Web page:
Recognizing Seasonal Depression

Recognizing Seasonal Depression

According to Vaile Wright, senior director of health care innovation and practice directorate at the American Psychological Association, seasonal affective disorder (S.A.D.) is a type of major depression. What makes S.A.D. unique is its timing: “It has a distinct seasonal onset, typically in winter, and a spontaneous remission of symptoms,” – she said.

S.A.D. patients experience classic depression symptoms: sadness, irritability, trouble concentrating, lack of interest in activities and increased sleep and appetite. “The important consideration for all forms of S.A.D. is the effect of your surroundings,” said Dr. Amit Etkin, a professor of psychiatry and behavioral sciences at Stanford University. “The light you experience, how you interact with the world when you get up, and when you go to bed all have a disproportionate effect on your mood.”

Seasonal Depression

Seasonal affective disorder (SAD) is a type of depression that’s related to changes in seasons — SAD begins and ends at about the same times every year. If you’re like most people with SAD, your symptoms start in the fall and continue into the winter months, sapping your energy and making you feel moody. Less often, SAD causes depression in the spring or early summer. Some people may get a mild version of SAD known as the “winter blues.” It’s normal to feel a little down during colder months. You may be stuck inside, and it gets dark early.

Statistics:

  • About 5% of adults in the United States experience SAD. It tends to start in young adulthood. SAD affects women more than men, though researchers aren’t sure why.
  • About 75% of people who get seasonal affective disorder are women.
  • About 10% to 20% of people in America may get a milder form of the winter blues.

Signs and symptoms of SAD may include:

  1. Feeling depressed most of the day, nearly every day
  2. Losing interest in activities you once enjoyed
  3. Having low energy
  4. Having problems with sleeping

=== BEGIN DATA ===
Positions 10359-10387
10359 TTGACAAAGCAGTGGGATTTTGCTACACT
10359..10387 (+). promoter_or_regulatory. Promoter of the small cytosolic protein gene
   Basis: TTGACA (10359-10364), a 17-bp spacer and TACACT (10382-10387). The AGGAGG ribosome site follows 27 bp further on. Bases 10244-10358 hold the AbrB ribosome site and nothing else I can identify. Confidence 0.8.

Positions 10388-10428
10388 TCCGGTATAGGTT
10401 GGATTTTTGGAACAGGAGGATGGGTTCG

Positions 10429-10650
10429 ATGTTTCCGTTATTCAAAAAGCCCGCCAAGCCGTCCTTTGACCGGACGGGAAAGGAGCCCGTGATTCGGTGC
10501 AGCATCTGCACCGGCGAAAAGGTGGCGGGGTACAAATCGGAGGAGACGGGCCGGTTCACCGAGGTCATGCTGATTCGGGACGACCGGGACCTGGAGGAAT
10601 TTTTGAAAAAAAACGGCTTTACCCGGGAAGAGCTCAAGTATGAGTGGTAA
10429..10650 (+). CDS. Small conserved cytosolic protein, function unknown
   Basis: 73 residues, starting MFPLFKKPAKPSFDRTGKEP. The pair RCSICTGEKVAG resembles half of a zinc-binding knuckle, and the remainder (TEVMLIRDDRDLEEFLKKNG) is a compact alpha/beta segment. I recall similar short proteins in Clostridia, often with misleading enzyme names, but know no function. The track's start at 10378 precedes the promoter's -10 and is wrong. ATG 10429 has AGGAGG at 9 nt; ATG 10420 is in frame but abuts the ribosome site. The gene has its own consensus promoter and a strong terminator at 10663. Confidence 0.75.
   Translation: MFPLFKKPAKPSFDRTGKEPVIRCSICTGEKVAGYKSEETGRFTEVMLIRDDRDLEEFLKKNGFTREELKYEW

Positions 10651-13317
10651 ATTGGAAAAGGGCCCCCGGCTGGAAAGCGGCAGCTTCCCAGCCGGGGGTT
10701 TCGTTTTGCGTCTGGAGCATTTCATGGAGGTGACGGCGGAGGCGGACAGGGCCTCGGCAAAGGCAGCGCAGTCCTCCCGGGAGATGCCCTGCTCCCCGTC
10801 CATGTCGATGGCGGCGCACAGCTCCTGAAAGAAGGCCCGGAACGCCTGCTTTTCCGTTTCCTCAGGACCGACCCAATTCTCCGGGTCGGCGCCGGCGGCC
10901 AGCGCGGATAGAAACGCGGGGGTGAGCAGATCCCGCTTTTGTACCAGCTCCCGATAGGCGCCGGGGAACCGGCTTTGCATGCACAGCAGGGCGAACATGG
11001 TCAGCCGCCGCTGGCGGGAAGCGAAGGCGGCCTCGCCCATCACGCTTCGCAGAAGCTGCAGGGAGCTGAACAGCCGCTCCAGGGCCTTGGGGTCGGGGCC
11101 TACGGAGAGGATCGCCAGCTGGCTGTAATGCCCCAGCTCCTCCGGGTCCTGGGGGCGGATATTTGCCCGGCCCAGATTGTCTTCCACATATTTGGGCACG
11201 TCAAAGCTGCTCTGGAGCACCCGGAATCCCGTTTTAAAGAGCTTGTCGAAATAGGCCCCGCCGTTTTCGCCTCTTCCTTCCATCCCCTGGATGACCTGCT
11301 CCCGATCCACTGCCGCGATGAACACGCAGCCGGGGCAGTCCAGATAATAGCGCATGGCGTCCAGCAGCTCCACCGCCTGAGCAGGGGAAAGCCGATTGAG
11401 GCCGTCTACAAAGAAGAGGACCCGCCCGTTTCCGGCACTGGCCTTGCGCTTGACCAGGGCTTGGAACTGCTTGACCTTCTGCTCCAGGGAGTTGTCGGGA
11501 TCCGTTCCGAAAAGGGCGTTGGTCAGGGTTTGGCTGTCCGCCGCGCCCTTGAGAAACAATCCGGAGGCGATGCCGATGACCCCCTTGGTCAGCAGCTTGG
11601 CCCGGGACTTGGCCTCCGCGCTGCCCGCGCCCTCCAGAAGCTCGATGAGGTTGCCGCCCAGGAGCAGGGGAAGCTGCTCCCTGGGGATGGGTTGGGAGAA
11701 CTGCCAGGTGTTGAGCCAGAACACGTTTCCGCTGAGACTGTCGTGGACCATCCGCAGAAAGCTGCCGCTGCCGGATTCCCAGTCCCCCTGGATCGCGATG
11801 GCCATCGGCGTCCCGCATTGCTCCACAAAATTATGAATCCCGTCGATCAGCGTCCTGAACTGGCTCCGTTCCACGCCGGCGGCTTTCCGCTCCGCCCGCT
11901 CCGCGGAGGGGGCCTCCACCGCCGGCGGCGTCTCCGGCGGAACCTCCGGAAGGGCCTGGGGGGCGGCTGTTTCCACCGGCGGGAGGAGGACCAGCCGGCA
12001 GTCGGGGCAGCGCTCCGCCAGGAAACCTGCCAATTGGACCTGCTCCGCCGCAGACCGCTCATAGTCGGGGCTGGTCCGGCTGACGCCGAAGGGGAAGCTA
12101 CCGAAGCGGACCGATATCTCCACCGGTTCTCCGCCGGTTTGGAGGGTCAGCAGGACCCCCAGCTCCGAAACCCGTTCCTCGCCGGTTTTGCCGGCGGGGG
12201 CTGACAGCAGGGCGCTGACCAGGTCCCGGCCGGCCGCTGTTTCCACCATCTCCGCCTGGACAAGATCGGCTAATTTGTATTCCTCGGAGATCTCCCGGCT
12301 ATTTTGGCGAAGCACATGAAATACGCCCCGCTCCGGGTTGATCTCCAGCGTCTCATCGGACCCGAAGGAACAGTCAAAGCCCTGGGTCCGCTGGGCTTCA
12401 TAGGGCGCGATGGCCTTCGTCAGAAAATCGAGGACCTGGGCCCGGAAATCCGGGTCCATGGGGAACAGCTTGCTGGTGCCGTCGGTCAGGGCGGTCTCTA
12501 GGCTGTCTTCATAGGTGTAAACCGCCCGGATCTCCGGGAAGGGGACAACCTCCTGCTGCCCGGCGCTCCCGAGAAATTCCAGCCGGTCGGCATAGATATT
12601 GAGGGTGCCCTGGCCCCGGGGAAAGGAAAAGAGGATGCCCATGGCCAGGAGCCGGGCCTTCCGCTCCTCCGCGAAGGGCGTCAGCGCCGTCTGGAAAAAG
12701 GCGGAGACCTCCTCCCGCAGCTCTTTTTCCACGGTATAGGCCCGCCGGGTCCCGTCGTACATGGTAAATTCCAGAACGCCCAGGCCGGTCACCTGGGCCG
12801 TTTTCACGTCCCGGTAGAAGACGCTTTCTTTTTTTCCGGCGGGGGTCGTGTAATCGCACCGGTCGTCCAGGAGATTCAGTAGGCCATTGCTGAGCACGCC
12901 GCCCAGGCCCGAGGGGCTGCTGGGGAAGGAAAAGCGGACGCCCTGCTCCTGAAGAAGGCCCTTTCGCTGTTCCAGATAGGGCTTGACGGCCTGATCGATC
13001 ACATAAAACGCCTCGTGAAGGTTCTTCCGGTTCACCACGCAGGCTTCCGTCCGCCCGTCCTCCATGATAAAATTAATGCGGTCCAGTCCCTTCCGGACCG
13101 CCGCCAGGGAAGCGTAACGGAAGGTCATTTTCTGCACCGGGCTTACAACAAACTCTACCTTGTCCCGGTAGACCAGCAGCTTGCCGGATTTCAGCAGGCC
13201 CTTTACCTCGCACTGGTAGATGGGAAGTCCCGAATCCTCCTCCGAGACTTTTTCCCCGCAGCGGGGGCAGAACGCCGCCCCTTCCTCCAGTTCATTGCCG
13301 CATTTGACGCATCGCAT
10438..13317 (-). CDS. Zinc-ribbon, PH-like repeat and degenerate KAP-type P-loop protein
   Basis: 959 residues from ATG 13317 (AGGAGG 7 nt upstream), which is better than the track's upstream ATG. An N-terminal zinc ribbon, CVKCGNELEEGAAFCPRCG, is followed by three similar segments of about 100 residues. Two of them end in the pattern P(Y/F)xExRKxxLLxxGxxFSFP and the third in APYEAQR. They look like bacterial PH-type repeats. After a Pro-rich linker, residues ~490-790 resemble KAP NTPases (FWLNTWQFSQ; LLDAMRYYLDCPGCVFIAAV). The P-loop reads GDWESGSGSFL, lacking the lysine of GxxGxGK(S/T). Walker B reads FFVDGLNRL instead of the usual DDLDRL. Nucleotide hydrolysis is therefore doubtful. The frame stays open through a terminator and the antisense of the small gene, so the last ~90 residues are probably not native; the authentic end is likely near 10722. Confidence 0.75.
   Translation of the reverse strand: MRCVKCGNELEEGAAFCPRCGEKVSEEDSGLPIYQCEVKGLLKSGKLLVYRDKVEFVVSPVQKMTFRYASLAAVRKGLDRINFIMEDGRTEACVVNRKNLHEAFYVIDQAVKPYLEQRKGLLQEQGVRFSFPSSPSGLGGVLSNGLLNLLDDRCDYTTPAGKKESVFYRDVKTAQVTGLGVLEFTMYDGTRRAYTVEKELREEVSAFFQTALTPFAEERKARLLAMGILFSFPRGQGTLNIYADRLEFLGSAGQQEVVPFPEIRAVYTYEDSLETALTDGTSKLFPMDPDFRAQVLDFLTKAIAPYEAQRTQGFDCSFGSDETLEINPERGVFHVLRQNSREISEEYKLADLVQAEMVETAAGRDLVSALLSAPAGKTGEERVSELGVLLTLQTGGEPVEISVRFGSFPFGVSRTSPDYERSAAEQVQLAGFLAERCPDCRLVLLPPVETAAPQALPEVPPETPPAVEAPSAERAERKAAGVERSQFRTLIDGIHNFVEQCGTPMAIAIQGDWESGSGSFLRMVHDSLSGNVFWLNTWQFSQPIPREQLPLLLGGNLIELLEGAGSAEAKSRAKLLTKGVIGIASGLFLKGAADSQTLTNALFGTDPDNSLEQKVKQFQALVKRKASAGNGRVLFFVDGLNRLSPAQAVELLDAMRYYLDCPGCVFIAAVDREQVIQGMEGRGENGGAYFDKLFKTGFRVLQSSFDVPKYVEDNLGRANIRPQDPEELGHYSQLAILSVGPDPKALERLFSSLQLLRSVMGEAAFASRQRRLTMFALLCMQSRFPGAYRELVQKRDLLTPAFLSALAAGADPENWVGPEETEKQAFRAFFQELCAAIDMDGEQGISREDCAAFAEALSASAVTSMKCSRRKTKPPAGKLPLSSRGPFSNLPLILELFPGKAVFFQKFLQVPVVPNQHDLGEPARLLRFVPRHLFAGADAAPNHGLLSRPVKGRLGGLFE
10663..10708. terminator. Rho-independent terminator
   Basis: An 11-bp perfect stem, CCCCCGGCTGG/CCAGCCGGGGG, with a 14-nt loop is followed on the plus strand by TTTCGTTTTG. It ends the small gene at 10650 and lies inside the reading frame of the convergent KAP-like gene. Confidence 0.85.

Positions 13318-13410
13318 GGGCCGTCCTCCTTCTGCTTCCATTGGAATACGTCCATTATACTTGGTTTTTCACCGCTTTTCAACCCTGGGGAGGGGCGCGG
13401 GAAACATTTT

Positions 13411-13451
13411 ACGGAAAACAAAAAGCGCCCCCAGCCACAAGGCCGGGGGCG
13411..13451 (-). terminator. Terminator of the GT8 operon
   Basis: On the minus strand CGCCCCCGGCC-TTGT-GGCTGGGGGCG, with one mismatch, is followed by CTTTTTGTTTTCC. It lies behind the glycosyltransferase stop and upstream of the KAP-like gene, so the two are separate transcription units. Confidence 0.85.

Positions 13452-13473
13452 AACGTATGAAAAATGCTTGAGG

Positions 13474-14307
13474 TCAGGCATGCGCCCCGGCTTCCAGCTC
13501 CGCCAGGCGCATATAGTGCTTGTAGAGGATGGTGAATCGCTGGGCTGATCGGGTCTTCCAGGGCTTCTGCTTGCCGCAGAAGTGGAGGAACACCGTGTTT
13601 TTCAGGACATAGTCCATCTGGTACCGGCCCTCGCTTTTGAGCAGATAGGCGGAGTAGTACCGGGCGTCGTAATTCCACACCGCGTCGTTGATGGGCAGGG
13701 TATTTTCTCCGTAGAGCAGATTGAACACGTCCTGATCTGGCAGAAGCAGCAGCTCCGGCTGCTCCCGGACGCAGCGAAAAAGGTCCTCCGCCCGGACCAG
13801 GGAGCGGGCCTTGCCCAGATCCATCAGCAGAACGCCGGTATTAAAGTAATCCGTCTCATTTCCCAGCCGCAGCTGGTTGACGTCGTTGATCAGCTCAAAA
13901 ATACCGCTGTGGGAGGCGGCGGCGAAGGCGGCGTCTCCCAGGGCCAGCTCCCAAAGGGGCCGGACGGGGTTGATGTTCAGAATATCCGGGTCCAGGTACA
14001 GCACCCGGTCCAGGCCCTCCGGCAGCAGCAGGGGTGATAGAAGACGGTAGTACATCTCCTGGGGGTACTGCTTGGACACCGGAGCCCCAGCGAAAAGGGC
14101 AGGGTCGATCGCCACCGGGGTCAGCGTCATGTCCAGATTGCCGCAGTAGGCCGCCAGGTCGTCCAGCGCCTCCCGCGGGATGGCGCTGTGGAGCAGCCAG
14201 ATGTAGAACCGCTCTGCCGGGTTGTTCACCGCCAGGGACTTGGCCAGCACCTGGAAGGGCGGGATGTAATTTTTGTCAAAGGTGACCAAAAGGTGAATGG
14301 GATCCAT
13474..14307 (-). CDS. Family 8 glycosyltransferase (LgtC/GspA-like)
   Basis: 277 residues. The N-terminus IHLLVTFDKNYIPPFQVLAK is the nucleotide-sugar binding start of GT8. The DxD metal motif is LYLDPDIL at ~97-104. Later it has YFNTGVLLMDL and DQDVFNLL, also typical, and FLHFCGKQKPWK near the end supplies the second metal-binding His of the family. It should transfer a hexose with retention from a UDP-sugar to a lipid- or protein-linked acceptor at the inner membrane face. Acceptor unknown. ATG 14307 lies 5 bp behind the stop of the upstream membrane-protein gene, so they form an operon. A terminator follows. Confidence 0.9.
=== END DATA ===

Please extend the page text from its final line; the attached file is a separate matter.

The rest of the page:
5. Experiencing changes in your appetite or weight
  6. Feeling sluggish or agitated
  7. Having difficulty concentrating
  8. Feeling hopeless, worthless or guilty
  9. Having frequent thoughts of death or suicide

Researchers don’t know exactly what causes seasonal depression. The lack of sunlight may trigger the condition in people who are prone to getting it.

Recognize S.A.D. in yourself

Michael Terman, professor of clinical psychology at Columbia University and founder of the Center for Environmental Therapeutics, said it’s common to gain weight and feel lethargic in winter, but only around three percent of the population has S.A.D.

To be diagnosed, you need to experience at least five of nine clinical symptoms for at least two weeks, said Paul Desan, assistant professor of psychiatry at Yale School of Medicine. If you don’t, you could have subsyndromal S.A.D., a milder version Dr. Desan said people often call “winter blues.” A distinct, seasonal pattern is key to recognizing S.A.D., feeling normal during spring and summer, then dwindling in energy and mood as days get shorter — almost like you want to hibernate. If you have a family member with S.A.D., you might be more likely to develop it, and Dr. Desan said the disorder is three times more common in women.

According to Dr. Terman, S.A.D. prevalence increases as you move north, until you hit 38 degrees (around Washington D.C.). Anywhere farther north is essentially equally affected at maximum severity. The likelihood also rises near the western edges of time zones, where dawn occurs later.

Anastasia Kovalenko

Anastasia has an experience of creating articles for about 5 years. Topics of those articles included health, overall wellness, pharmacies and new pharmaceutical products. Wishes to learn more and improve her experience in medical field. Considers archaeology to be the most interesting and exciting hobby among others.

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